I recently came across an online cohort by the name of 100Devs on Twitch led by Leon Noel. Typically streams in the Software and Development section range around 50–200 viewers for the popular streamers (sometimes more sometimes less). However, one night I saw Leon’s stream at around 4.5k viewers which was quite surprising.
After checking it out I realized it was an online class type deal teaching an entire cohort. Upon further investigation, this community has an entire Discord and hashtag on Twitter! If you look up #100Devs you’ll be able to see a ton of aspiring devs showing off their progress, speaking about their experience amongst any number of things. As well as more experienced devs offering advice and help.
I am more on the side of a self-taught developer so I never really had a mentor. I typically jumped from online courses or Bootcamps to other online Bootcamps or courses. Seeing this entire community motivated me to see in which way I could help!
I decided to tweet out availability, using Calendly to schedule them.
I had the weekend free so I was able to fit in a ton, but it filled up extremely quickly. Within a couple of hours, I had all the times booked out with aspiring devs.
This was my first time doing any sort of coffee chat but it was a lot of fun! I met people from around the world: India, Turkey, Ireland, the UK, Canada, South Africa, the US, and more! Everyone going through their own journey to acquire a developer job. It is quite impressive the number of people Leon has been able to gather for this cohort.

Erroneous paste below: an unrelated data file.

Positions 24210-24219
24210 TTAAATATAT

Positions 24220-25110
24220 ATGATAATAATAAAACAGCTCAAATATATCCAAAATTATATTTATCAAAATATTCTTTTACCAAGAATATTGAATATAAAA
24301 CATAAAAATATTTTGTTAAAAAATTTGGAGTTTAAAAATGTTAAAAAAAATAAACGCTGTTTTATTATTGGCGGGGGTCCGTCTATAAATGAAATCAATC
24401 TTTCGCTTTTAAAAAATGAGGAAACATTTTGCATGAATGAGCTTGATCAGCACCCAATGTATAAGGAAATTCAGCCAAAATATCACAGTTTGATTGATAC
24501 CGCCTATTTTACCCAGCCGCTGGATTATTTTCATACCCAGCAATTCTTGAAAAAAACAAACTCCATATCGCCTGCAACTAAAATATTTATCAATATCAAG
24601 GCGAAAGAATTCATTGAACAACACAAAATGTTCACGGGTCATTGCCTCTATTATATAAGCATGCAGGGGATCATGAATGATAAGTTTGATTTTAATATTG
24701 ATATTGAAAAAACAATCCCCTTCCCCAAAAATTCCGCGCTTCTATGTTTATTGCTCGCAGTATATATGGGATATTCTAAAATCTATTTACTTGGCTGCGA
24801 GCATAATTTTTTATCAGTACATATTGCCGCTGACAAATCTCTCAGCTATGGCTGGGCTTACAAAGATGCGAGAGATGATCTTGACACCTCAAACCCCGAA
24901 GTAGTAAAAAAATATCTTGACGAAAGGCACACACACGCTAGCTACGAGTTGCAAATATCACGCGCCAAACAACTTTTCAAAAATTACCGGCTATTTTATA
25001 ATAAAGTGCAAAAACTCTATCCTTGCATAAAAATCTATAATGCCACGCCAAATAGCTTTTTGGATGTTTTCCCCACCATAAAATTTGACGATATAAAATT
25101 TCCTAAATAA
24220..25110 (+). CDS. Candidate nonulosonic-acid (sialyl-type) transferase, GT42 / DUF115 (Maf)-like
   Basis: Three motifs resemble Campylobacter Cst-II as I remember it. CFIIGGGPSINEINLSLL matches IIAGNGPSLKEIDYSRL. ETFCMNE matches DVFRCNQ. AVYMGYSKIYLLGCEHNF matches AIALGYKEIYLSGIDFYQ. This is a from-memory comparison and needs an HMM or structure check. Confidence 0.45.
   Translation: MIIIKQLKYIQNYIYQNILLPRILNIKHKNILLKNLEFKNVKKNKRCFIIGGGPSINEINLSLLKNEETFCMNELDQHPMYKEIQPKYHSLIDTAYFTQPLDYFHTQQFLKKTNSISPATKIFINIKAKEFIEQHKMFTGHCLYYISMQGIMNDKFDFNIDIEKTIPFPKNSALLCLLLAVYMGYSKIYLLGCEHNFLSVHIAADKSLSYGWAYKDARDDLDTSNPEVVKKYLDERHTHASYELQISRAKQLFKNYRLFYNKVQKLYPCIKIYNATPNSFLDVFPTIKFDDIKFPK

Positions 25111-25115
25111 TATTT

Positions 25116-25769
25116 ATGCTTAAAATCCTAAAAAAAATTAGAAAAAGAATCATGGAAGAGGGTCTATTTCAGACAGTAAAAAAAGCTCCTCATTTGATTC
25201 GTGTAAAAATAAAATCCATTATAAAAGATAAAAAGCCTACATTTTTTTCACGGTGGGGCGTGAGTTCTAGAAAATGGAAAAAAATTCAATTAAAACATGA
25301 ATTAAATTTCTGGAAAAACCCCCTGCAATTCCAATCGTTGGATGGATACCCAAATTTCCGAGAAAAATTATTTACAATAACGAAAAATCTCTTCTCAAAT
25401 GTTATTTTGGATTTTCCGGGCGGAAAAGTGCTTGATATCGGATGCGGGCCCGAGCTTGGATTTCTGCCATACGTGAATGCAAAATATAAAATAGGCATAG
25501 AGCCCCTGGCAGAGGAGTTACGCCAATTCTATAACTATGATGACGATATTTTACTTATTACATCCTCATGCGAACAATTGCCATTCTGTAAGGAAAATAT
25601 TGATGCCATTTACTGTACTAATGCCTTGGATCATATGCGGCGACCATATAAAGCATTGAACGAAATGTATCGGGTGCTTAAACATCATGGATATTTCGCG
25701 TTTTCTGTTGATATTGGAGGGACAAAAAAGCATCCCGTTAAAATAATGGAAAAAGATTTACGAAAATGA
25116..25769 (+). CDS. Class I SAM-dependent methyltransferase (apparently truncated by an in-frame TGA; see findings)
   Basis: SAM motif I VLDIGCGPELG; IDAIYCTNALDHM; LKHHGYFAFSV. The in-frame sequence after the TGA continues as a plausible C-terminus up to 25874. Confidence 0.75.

By far the most asked question in these chats was “What was your journey like to reach your developer job?” or some variation of this question. This makes sense, it’s quite common for others to compare their journey to others.
For me personally, I graduated from Systems Engineering, but the majority of what I learned was completely unnecessary for my job. I landed a job in tech support in that same company in the following months a position as a Junior Front end developer was going to open up. After work and on the weekends I studied the tech stack necessary to land the job. By the time the interviews came around, I was prepared and landed a job!
However, this is not the norm. I’d most likely say there is no norm. Everyone’s journey is different and how you land that first job and the road leading up to is probably going to vary wildly. My best advice, in that case, is just to put in the work studying and reaching out to others!
Learning how to code, like most things in life, is just about practicing and putting in the necessary time. It’ll be a struggle at first, as most things are but eventually, people hit that Eureka! moment where everything starts to click together.
Back to the coffee chats, a lot of the members of the cohort were very eager to learn and absorb any information possible. These first few initiatives of doing coffee chats seem like a great way to break into the industry. A lot of the time soft skills gathered by talking with others are just as important as the skills to program/code.
This part of the cohort, the community, seems to be the best part. A lot of other online courses and Bootcamps can feel very lonely.
I’ll probably continue to write some articles regarding the most asked questions from these coffee chats. Let me know in the comments below if you ever had coffee chats and what your experience was like.
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Originally published at https://relatablecode.com on February 27, 2022.